Even though we stopped going to church, our school was “faith-based” and located in Rome, Georgia so it was all Southern Baptists plus a few Catholics and some of my friends like Max were reform Jews.
So there was chapel in the mornings and sometimes the boarding students like Penny would still have wet hair from rushing out of the showers in their dorms. Penny’s shampoo smelled like strawberries and sugar and I wished I sat closer to her in chapel but because we were seated first by grade, then alphabetically, I did not.
My last name is Bertrand, so I sat next to Timothy Bludworth who never smelled like strawberries and sugar, despite the fact that he boarded, too. He smelled like old cheese and feet and I’m not sure he ever brushed his teeth.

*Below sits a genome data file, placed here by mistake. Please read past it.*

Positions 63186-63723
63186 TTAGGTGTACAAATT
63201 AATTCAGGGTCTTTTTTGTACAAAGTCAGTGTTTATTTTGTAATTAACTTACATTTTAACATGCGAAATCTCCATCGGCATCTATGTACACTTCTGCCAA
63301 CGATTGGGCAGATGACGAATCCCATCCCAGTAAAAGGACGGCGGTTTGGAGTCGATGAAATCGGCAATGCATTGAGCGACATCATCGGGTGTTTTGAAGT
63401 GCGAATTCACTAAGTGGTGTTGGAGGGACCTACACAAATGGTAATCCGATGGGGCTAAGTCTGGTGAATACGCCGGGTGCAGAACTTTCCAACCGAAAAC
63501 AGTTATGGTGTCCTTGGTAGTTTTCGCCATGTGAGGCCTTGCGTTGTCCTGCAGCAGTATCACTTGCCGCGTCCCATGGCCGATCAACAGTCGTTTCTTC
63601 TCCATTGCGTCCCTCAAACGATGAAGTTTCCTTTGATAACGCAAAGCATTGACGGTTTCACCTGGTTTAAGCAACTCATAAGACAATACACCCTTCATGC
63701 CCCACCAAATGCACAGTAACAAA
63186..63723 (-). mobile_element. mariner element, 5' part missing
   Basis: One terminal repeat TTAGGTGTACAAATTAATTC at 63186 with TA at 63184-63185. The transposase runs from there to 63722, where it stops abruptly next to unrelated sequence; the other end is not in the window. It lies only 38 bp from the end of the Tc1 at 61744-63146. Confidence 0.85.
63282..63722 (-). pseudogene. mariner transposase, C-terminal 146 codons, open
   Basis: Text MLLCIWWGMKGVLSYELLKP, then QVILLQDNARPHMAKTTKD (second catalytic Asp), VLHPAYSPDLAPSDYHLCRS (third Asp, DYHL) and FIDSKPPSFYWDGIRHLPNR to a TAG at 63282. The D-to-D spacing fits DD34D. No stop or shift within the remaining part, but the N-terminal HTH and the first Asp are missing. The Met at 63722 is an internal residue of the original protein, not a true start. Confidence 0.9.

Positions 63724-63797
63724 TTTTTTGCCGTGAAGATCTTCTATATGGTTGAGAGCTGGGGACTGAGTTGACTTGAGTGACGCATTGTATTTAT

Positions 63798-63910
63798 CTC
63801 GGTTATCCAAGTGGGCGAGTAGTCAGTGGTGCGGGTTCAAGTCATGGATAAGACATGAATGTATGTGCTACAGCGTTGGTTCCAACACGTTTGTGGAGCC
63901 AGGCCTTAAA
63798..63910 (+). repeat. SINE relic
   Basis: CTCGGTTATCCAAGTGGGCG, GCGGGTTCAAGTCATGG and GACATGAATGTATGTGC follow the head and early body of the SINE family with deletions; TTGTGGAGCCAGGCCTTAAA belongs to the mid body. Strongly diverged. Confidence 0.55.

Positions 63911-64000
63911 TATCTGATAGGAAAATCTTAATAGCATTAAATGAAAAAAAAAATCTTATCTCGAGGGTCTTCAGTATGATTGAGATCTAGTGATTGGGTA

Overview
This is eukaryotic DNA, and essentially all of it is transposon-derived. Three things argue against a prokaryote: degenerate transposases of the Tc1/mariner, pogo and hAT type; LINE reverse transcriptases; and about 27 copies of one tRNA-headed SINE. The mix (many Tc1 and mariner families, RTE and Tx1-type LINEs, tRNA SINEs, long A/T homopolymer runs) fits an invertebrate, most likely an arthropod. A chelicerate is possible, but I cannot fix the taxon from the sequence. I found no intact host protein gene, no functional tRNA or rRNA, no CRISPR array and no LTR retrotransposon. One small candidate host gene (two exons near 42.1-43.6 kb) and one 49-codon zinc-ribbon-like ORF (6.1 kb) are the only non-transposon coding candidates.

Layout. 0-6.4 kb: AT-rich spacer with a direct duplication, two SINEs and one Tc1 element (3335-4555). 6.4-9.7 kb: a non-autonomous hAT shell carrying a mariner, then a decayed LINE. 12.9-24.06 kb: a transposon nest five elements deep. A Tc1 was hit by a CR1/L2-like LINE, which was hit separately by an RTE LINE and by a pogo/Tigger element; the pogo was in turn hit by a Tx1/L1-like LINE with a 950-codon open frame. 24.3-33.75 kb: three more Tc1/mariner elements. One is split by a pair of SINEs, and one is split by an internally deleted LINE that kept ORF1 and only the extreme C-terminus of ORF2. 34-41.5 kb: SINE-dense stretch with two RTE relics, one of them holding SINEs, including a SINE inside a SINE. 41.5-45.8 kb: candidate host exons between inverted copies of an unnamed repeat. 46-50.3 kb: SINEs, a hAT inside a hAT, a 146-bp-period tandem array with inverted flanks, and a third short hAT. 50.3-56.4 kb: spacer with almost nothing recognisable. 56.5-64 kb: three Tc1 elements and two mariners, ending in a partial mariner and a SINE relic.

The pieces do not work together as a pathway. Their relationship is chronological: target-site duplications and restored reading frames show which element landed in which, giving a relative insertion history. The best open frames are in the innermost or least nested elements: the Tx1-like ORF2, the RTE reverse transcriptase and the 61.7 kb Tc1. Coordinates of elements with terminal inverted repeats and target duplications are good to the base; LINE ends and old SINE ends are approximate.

Those late summer southern mornings just before chapel saw book bags scattered across our prep school lawn with personalized keychain attachments sporting our favorite athletic teams, our Darlington School Tigers gear, buttons and patches with words like “fuck” and “love” and “Dave Matthews Band” and the girls’ thighs would already have soft beads of sweat between them below their plaid tartan skirts and my necktie would stay loose until I entered the building. Everyone had J. Crew and Polo and Ralph Lauren and Tommy Hilfiger and Lacoste everything and I didn’t really care about it, but I had it all, too. I guess it was just what we did back then.
If I squinted hard enough, just before I stepped into the chapel, I could see the swans necking on Lake Darlington across the street just beyond the dewy grass, smothered in the warming honey glow of the late August Georgia morning.